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Chronology of Late Holocene Moraines, Cordillera Darwin Journal entries

Chronology of Late Holocene Moraines, Cordillera Darwin:
Implications for the Global Extent and Character of the Little Ice Age

Brenda Hall, University of Maine
and Charles Porter

Patagonia Research Foundation, and UMaine
March 1, 2006 to May 1, 2006

Brenda writes from Puerto Williams

March 3rd to 6th

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We left Puerto Williams the evening of the 3rd en route to our firstdestination, Pia, a fjord on the south side of the Cordillera Darwin.As we left late in the evening, we put into an anchorage only a couplehours or so from Puerto Williams. The next day, we got as far asVentisquero Holanda and an anchorage called Caleta Olla. HolandaGlacier is spectacular! It calves into a proglacial lake and there areplenty of moraines around. We plan to work here later in the trip. Wetook a look around at the moraines and also at a peat bog that we planto core.

On the following day, we headed west along the Beagle Channel,for Pia, but had to change plans partway there. About an hour afterleaving Caleta Olla, we ran into a pretty nasty squall, with lowvisibility and 60 knot headwinds. The seas started to get exciting. Asthe entrance to Pia is rather shallow, we decided to make for anotheranchorage, Caleta Mañana on the south side of the Beagle. There, thingswere pretty calm and we enjoyed some fish Juan cooked up for us.

Finally, on the morning of the 6th, we entered Pia, which has to be oneof the most beautiful places I've ever been. When entering the fjord,one immediately notices the moraines clinging to the fjord walls. Howthey can stay there is a mystery, because it is very steep. The morainecrosses the mouth of the fjord, and Charlie had to find just the rightspot to take the boat across it. We anchored at a small cove in thewest arm, a place that was to be our home for the next week.

March 7th to 14th

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Kalv Glacier

Brenda writes from Pia

We spent this week working in the area in and around Pia. There is somuch to do here! The weather by and large has been cooperative. Somedays are downright pleasant! Others are a little wet. The fjord itselfhas two arms, east and west, each with glaciers at the head. When wevisited the head of our arm, we saw a lot of calving, an event roughlyevery ten seconds. At one point, a huge slab calved off and a big,curling wave went shooting across the cove. That was the point at whichCharlie put the motor on full throttle and we raced the wave out of thecove. I suppose it would have flipped the zodiac had it caught us.

We also are working at Oblique Glacier, which is located about an hourzodiac ride up the Beagle Channel. On a nice day, it is a pleasanttrip. On a not so nice day, it can be downright nasty. Lucky for us,we've had mostly nice weather. We did get some fancy waves on our lasttrip home, which apparently were caused by a combination of the windand the currents near the mouths of the fjords. Once we got back intoPia, however, things were pretty much calm. Oblique Glacier is neatbecause there is a whole sequence of moraines on land that we can date.We are using a combination of dendrochronology (for the youngestmoraines) and radiometric (radiocarbon and cosmogenic exposure age)dating to obtain ages for the moraines.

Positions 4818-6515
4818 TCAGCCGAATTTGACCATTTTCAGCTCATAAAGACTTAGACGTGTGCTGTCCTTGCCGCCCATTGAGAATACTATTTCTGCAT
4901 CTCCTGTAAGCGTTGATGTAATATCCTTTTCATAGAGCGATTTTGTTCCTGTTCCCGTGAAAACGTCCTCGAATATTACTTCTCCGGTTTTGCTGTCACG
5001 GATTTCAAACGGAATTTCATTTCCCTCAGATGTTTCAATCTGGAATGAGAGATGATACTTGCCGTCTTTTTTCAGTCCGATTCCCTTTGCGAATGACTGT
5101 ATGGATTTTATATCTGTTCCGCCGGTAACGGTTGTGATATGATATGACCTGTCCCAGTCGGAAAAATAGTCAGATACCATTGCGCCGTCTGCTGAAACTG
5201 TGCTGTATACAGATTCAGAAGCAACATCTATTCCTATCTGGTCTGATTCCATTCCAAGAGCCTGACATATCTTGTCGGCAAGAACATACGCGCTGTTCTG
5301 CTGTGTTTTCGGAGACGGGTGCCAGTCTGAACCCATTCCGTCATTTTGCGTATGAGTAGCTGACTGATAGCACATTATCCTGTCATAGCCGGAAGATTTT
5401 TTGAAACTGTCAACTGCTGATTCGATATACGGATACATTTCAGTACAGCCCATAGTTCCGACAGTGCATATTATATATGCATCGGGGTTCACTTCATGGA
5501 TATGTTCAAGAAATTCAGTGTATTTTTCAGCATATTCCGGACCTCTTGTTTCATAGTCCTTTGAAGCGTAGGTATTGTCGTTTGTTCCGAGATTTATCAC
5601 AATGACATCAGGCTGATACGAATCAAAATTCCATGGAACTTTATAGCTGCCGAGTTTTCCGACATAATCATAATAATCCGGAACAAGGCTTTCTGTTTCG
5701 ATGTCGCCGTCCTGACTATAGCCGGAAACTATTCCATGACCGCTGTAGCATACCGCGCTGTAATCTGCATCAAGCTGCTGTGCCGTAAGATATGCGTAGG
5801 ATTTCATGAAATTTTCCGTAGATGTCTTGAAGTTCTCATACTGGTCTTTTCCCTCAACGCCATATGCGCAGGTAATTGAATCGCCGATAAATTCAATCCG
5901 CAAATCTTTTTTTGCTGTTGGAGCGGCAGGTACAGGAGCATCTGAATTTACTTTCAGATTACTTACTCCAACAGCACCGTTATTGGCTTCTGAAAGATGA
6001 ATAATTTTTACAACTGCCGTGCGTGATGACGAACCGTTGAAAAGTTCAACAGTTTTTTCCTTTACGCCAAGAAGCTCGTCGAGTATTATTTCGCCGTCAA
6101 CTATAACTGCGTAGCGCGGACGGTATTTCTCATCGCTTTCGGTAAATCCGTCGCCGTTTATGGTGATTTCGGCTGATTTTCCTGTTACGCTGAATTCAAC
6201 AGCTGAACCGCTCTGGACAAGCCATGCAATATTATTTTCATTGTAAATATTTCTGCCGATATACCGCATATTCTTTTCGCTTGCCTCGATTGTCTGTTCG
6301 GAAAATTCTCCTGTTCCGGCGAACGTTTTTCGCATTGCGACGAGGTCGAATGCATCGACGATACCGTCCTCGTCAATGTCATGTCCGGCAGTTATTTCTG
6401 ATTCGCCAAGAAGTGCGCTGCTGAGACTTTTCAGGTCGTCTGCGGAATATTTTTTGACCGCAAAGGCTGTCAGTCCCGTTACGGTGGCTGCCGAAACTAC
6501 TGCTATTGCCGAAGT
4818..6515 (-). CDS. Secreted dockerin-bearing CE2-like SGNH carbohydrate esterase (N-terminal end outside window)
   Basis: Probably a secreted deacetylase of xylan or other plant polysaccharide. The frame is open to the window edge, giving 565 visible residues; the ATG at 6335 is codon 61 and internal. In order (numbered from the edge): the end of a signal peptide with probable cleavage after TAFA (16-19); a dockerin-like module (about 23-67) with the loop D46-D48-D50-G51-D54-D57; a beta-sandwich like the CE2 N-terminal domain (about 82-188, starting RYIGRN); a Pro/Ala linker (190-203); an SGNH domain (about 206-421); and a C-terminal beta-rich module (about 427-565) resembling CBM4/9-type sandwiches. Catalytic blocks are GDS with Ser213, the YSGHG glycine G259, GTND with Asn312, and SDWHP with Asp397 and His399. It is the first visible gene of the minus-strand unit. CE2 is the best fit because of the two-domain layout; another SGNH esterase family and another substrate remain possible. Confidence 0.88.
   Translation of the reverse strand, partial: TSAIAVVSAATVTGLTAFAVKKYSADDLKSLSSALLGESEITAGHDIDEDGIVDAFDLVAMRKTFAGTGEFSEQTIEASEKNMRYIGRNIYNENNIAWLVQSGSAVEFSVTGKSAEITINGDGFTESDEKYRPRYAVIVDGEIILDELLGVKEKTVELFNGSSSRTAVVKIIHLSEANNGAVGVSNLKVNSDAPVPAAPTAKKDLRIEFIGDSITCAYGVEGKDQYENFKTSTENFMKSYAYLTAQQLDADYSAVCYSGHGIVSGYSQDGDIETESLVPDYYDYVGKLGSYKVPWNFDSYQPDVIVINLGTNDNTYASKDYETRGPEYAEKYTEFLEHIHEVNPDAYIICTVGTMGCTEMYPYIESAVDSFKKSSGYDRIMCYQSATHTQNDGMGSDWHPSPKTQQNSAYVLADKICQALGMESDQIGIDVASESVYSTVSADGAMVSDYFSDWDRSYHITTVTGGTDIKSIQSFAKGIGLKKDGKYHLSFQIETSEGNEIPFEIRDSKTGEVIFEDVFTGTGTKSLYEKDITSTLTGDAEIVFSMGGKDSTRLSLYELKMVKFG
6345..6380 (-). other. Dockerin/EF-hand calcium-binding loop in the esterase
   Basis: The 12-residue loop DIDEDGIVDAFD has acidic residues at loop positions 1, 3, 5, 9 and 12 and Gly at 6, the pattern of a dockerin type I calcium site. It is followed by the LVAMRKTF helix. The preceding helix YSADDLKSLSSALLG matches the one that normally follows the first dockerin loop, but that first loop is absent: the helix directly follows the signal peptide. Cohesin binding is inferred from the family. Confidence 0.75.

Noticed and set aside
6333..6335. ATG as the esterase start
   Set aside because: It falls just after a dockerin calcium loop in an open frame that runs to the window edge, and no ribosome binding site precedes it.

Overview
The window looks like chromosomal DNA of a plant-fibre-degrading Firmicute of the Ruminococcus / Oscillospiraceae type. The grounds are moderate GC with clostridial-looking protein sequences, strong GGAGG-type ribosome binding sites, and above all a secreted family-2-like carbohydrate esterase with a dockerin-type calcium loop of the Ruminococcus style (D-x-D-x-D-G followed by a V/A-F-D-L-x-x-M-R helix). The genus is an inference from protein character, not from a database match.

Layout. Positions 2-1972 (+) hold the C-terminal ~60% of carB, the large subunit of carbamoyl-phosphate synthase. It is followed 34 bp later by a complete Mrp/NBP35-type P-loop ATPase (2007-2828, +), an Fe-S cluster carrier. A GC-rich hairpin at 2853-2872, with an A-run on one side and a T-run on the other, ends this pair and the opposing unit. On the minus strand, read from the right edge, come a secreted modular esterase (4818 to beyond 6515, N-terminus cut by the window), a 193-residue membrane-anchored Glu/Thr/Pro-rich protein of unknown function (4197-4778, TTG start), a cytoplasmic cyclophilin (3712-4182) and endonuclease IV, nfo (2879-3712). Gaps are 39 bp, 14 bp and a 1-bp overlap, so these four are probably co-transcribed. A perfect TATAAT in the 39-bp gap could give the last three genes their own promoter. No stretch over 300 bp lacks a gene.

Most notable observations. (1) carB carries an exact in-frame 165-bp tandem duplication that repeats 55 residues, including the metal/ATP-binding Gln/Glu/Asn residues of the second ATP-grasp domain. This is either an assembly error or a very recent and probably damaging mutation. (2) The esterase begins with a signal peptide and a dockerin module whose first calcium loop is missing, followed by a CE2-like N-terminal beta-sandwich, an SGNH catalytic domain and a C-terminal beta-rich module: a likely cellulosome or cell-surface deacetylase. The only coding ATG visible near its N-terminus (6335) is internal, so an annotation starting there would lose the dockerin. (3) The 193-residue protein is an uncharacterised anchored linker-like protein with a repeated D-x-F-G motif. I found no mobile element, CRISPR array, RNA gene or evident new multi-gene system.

The other place we’re working here is on the spectacular Pia moraine.We have been collecting exposure age samples from a place called TheProw, where the moraine comes out of the forest. To get there, we haveto claw our way 350 m nearly straight up from the water. Apparently,the right route is very important. We got the wrong one and it took us2 ½ hours of hauling ourselves up through the puckerbrush using iceaxes to pull ourselves up. The forest is full of all sorts of dense,prickly, thorny bushes. The only consolation is that most of themproduce edible berries. If we found ourselves stuck, we simply stopped andeat for awhile. Life could be worse! The view from the top was morethan worth the exertion!

March 15 to 17 Brenda writes from Puerto Williams

We have people coming aboard to do some hard-rock geology for tendays, so we needed to get back to Puerto Williams to pick them up. Onthe 15th and 16th we were once more anchored at Caleta Olla which hadno fewer than five boats tied up in it one night!

On the 15th, we walked the Holanda terminal moraine system from one end to another. It is an impressive composite moraine with a steep (and rapidly eroding) ice-proximal slope. We spent all of the next day coring a nearby bog and checking out sections along the river. On the 17th, we went back to Puerto Williams.

March 20-29th, 2006

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Brenda writes from Puerto Williams

We had some other geologists on board during this part of the trip. They were looking at bedrock geology and the formation of Cordillera Darwin. We continued our work at Pia and Holanda and got a look at Seno Garibaldi as well. The weather at Garibaldi was a little wet and it even snowed at sea level. But, when it cleared, it was spectacular! At Pia and Holanda, we continued our work mapping the moraines. It is fall now and the Nothofagus antarctica (beech) has turned a rusty orange. The contrast between it and the N. betuloides is very sharp because the latter is an evergreen and does not turn color. We're back in Puerto Williams right now to drop off the other geologists and to stock up for our longer trip around to the north side of the mountains.



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